5. Then we submitted the app (works for all eInk Kindles except Kindle Touch) and just last week Amazon says – You might as well do some other app, because this app will take 3 months to approve.

This is an app with an entire book reading component. It’s only when the entire app is done (and modified for Kindle 4 so it works without a keyboard) that Amazon suddenly decided it’s not good enough.

So an app that we really, really want to make for Kindle owners and will sell for $1 if Amazon lets us do WiFi only (so we don’t have to pay 40 cents every single time the app is downloaded) – Amazon won’t let us. It’d rather we made me-too apps like Tic Tac Toe and random games.


Even Apps that are approved are a journey through Hell. Kindle Notepad only got shipped after we threatened to leave the store.

Our Kindle Notepad update took 2.5 months to get approved. Again, after threatening to leave the store. Calendar and Kindle Notepad update shipped on the same day and only because we again threatened to leave the store.

It’s just very disheartening when the only way to get an app approved is to use threats and go through months and months of waiting.


Here are some other apps that aren’t approved:

  1. Notes with Email. This is a Notes App that lets you keep three tabs of notes and also email them out. Reason Not Approved: It uses 3G. Note: Amazon won’t add API to differentiate between WiFi and 3G. It won’t let us cover 3G costs either. 
  2. Weather. This is not approved because it would use wireless data.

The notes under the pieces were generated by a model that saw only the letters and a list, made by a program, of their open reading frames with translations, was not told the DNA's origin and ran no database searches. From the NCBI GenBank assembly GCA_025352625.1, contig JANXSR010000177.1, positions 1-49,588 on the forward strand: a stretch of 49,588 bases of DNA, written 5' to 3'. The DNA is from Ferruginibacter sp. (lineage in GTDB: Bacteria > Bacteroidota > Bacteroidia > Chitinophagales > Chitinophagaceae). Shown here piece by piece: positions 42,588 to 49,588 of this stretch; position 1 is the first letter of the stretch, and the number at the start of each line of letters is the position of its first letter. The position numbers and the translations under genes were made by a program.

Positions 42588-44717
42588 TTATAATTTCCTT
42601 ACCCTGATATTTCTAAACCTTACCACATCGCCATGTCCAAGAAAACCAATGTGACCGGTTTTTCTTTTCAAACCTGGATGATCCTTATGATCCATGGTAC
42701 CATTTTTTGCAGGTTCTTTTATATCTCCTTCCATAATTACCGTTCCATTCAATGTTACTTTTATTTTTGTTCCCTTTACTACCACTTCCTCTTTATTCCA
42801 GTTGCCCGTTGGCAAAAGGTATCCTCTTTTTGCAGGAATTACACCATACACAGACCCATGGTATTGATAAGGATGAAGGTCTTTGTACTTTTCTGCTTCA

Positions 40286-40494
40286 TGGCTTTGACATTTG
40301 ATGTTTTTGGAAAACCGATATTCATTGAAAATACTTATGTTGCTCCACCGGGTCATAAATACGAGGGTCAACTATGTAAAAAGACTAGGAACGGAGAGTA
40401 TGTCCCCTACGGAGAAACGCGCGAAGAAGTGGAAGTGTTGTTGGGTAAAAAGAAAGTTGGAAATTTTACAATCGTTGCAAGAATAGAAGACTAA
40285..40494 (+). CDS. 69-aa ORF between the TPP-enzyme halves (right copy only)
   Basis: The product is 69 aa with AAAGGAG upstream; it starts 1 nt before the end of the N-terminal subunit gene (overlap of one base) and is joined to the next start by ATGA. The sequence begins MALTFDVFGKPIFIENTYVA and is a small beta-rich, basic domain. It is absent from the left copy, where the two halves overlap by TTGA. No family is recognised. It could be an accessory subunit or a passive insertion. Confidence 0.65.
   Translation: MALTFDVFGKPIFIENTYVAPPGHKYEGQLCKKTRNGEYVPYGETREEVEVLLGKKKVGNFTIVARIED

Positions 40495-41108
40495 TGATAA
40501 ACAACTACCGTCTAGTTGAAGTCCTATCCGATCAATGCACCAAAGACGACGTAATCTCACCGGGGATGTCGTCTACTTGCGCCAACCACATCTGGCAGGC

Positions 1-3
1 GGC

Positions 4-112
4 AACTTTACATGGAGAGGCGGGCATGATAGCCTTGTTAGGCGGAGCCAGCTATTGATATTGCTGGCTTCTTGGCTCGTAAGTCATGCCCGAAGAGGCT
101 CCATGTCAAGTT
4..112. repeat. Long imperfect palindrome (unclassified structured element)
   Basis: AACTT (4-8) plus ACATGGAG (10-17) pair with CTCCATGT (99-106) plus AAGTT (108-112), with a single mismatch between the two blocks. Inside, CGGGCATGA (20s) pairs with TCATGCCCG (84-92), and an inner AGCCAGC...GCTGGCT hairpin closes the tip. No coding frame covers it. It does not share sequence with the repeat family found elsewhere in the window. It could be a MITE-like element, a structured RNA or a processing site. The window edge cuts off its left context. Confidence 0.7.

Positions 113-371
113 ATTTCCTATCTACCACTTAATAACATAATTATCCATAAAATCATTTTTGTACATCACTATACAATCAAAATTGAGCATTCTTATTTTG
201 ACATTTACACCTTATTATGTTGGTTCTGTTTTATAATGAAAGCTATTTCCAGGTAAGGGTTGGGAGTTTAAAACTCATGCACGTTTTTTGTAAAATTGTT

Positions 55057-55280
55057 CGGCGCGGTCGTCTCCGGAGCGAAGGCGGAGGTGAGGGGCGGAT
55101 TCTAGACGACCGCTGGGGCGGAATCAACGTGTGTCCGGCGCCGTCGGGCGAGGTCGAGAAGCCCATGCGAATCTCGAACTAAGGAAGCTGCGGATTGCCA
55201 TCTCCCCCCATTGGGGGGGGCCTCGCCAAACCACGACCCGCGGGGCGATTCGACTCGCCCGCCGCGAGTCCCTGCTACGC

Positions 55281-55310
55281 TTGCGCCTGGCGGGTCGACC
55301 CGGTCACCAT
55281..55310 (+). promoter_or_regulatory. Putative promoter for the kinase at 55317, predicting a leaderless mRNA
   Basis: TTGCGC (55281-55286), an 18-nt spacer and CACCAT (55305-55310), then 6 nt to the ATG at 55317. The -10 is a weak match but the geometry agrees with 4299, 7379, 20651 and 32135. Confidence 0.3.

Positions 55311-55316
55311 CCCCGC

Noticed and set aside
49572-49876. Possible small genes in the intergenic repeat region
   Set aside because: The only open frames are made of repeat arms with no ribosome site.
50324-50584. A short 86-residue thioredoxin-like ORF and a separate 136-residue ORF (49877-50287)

3. Please Return Me App. This is an app you can leave running on your Kindle when you leave the house. If someone finds your Kindle, they can email you from the app itself. Reason not Approved: Use of 3G. Because we are sending email to user email account and that counts as ‘user information’ and is risky. This is despite us switching to Amazon’s Simple Email Service.
  4. Personality Test Apps. Reason not allowed: Because we don’t have the ‘credentials’.
  5. Page Number Guesser. This was a simple app that let users enter page numbers and locations for a book and then look up things. Note: This isn’t very useful because apps can’t access books themselves – so it would be a reference outside the app.
  6. Photos – A File Manager that lets you keep photos, create folders (multi-level) and put photos in them, view slideshows. Reason: Not sure.

These are just some of the apps not approved. Most of these apps fall into the categories of

  • Apps that Amazon thinks we have no business releasing. OR
  • Apps that use wireless data and Amazon can’t be bothered to release an API that differentiaties between WiFi and 3G. Note: It won’t let us release 3G apps even if we agree to pay for 3G data.

Apps that do get approved aren’t a cakewalk either. Calculator took 9 months to get approved. In the interim another company got to release their app first (they are a launch partner). Kindle Tips took nearly an entire year.

Kindle App Team keeps ‘suggesting’ we make apps free and when we don’t then that app gets ignored for months.

Our team thinks it’s Kindle owners who should decide whether an app idea is good for users or not. Not middle management at Amazon.

And that an app shouldn’t be stopped because Amazon’s Kindle App team is scared that some users might give it bad reviews. Should a Speed Reading App that will benefit tens of thousands of users be not released because a few dozen users might leave 1-star reviews?

If you find one or more of these apps appealing, please email Mike Nash, who’s the head of the Kindle App Team. Perhaps he can explain why an app on Reading Speed is not being allowed to ship because of the fear that a few people might give it a 1-star review, and why all the above apps like Weather and Personality Tests and Email Apps are not OK to release. His email is